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Eusden, Laurence, poet laureat, i. 104.) Quarles, Francis, i. 140.
Querno, Camillo, ii. 15.
Ralph, Janes, i. 216. ïïi. 165.
Roome, Edward, iii. 152.
Ripley, Tho. iji. 327.
Ridpath, George, i. 208. jj. 149.
Roper, Abel, ii. 149.
Rich, iii. 261.
Settle, Elkanah, i. 90. 146. iii. 37.
Smedley, Jonathan, ij. 291. &c.
Shadwell, Thomas, i. 240. ïïi. 22.
Scholiasts, iv. 231.
Silenus, iv. 492..
Sooterkins, i. 126.
Tate, i. 105. 238.
Theobald, or Tibbald, i. 133. 286.
Tutchin, John, ii. 148.
Toland, John, ii. 399. iii. 212.
Taylor, John, the water-poet, iii. 19.
Vandals, iji. 86.
Visigoths, iii. 94.
Walpole, sir Robert, praised by our author,
Withers, George, i. 296.
Wynkin de Werde, i. 149.
Ward, Edw. i. 233. iü. 34.
Webster, ii. 258.
Warner, Thomas, ü. 125.
Welsted, Leonard, ii. 207. iii. 170.
Woolston, Thomas, iii. 212.
Wormius, iii. 188.
Wasse, iv. 237.
Walker, hat-bearer to Bentley, iv. 206. 273.
OF MATTERS CONTAINED IN THIS POEM AND NOTES.
(The first number denotes the book, the second
the verse and note on it. Test. Testimonies. Ap.
ADDISON (Mr.) railed at by A. Philips, ü. 326.
-abused by J. Oldmixon, in his Prose
Essay on Criticism, &c. ji. 283.
-by J. Ralph, in a London Joumal, üi. 165.
-Celebrated by our author,-Upon bis Discount
of Medals-In his Prologue to Cato In his (mi-
tation of Horace's Epistles to Augustus-and in
bis Poemn, ii. 140.
False facts concerning him and our author related
by anonymous persons in Mist's Journal, &c. Teste
-- Disproved by the testimonies of
- The Earl of Burlington,
-Mr. Addison bimself. ib.
Anger, one of the characteristics of Mr. Dennis's
critical writings, i. 106.
-affirmation, another : Test.
[To which are added by Mr. Theobald, illna-
ture, spite, revenge, i. 106.]
Altar of Cibber's Works, how built, and how found- the minister of state, 213. but determines to
stick to his other talents; what those are, 217
&c His apostrophe to his works before he
Inaugurates and anoints him, 287.
303. who let himn into court, 300. who his
tion, ii. 1. passes his whole reign in seeing
through book iii. Settle appears to him, ji.
37. and i. 146. Goodınan's prophecy of him,
iii. 232. How he translated an opera, without
knowing the story, 305. and encouraged farces
Declares he never mounted a dragon, '268.
Apprehensions of acting in a serpent, 287.
What were the passions of his old age, 303,
304. Finally subsides in the lap of Dulness,
where he rests to all eternity, iv. 20. and note.
His son, iii. 142. His better progeoy, i. 228.
-read by some Cerberian, ibid. n te.
Weekly Journals, ii. 299.
-declared that when his poem had blanks
they meant treason, iji. 297.
of opinion that Juvenal never satirized the
poverty of Codrus, ii. 144.
Cornoutter's Journal, what it cost, ii. 314.
Critics, verbal ones, must have two postulata
allowed them, ii. 1.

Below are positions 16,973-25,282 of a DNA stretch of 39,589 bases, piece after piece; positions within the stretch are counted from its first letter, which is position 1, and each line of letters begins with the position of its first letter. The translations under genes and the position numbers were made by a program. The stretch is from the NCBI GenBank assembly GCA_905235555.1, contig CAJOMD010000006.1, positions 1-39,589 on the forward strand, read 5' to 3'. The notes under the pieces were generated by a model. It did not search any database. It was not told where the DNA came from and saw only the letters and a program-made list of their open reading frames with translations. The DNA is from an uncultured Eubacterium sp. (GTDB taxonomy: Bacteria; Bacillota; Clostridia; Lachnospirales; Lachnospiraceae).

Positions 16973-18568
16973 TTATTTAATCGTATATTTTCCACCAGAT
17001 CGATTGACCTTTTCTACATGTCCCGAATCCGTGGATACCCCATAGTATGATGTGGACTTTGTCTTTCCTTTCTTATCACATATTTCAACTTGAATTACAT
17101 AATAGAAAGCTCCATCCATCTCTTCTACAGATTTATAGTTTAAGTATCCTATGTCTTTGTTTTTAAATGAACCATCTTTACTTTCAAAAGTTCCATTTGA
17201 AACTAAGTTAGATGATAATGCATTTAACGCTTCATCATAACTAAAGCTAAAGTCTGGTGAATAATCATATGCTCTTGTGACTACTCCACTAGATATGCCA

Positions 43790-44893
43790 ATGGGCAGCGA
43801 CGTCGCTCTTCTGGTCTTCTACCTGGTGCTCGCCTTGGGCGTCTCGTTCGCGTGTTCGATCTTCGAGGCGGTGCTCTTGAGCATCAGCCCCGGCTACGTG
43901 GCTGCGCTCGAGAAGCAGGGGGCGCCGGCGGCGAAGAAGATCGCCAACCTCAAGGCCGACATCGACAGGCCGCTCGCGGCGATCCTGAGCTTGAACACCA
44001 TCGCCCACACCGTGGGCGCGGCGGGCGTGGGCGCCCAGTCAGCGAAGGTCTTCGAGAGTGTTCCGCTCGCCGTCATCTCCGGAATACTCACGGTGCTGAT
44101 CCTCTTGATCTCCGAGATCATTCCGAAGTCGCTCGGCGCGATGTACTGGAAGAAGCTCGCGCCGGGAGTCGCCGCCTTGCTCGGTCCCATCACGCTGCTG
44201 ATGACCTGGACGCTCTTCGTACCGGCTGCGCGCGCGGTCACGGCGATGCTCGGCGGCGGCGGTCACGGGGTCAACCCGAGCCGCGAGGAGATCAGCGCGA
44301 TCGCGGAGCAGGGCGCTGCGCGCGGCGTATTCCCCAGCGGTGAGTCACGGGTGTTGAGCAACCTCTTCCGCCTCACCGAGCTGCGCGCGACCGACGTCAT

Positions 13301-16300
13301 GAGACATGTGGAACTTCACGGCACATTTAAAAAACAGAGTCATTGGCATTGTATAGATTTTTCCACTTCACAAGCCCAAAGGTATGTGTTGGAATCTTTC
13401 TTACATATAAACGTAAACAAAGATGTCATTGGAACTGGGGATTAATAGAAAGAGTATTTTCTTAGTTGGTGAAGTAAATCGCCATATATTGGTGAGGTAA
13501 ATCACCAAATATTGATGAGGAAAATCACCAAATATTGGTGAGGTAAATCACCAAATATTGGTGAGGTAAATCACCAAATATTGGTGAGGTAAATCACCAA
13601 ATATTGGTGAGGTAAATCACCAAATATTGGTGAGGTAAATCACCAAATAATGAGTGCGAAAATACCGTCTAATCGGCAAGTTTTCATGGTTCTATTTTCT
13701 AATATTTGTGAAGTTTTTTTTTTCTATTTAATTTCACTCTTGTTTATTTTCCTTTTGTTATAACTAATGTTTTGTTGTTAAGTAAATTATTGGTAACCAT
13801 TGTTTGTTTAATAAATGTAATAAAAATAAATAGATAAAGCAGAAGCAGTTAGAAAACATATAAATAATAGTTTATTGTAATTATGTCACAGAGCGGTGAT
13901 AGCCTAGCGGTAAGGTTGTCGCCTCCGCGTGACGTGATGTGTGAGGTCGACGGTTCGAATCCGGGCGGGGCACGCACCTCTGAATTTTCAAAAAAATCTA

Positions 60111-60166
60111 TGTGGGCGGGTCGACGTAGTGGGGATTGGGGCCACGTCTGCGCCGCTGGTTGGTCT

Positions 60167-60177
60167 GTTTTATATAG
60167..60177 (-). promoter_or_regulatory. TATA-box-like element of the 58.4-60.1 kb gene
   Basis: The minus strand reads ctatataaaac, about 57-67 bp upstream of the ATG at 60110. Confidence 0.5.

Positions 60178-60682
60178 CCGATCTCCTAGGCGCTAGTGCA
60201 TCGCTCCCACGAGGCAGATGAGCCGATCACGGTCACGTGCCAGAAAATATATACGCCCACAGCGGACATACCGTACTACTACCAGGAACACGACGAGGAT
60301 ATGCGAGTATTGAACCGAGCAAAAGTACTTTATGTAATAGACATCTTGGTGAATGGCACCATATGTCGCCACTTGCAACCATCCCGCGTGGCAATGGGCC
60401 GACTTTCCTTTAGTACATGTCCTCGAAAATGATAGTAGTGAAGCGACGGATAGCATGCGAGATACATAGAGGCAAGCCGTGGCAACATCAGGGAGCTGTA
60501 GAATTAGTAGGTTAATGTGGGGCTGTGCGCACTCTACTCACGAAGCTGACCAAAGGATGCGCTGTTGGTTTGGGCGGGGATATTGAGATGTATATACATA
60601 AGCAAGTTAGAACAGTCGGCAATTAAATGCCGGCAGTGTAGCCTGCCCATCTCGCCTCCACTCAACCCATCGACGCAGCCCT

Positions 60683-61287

Catcalls, ii. 231.
Curll, Edm. his panegyric, ii. 58.
-His Corinna, and what she did, 70.
-his prayer, 80.–Like Eridanus, 182.
-much favoured by Cloactoa, 97, &c.
-tost in a blanket, and whipped, 151.
-pillory'd, ii. 3.
Carolina, a curious flower, its fate, iv. 409, &c.
Dulness, the goddess ; her original and parents,
i. 12. Her ancient empire, 17. Her public col.
lege, i. 29. Academy for poetical education,
productions, and creation, 55, &c. Her survey
and contemplation of her works 79, &c. And
of her children, 93. Their uninterupted succes-
sion, 98, &c. to 108. Her appearance to Cib-
ber, 261. She manifests to him her woràs, 273,
&c. Anoints him, 287, &c. Institutes games at
his coronation, ij. 18, &c. The manner how she
makes a rit, ii. 47. A great lover of a joke,
34.--And loves to repeat the same over again,
Her ways and means to procure the
pathetic and terrible in tragedy, 225, &c.
Encourages chattering and bawling, 237, &c.
And is patroness of party-triting and railing,
276, &c. Makes use of the heads of critics
as scales to weigh the heaviness of authors,
Promotes slumber with the works of the
said authors, ibid. The wondeiful virtue of
sleeping in her lap, iii. 5, &c. Her elysium,
15, &c. The souls of her sons dipt in Lethe,
23. How brought into the world, 29. Their
transfiguration and metempsychosis, 50. The by John Dennis, of his really poisoning Mr
somewhat else in Nisus and Euryalus, &c. iii.
Furius, Mr. Dennis called so by Mr. Theobald, i.
ries there, ibid.
work, i. 328. ij. 282.
place for the sake of Mr. Bes. Morris and his
works, ii. 168.
things, Test. i. 296.
-printed against Jesus Christ, i. 296.
Gildon and Dennis, their unhappy difference
lamented, ii. 173.
Gentleman, his hymn to his creator, by Welsted,
ii. 314. the miserable fate of their works,
by the English nobility, iv. 65.
Heydeggre, a strange bird from Switzerland, i.
Horace, censured by Mr. Welsted, Test.
did not know what he was about when he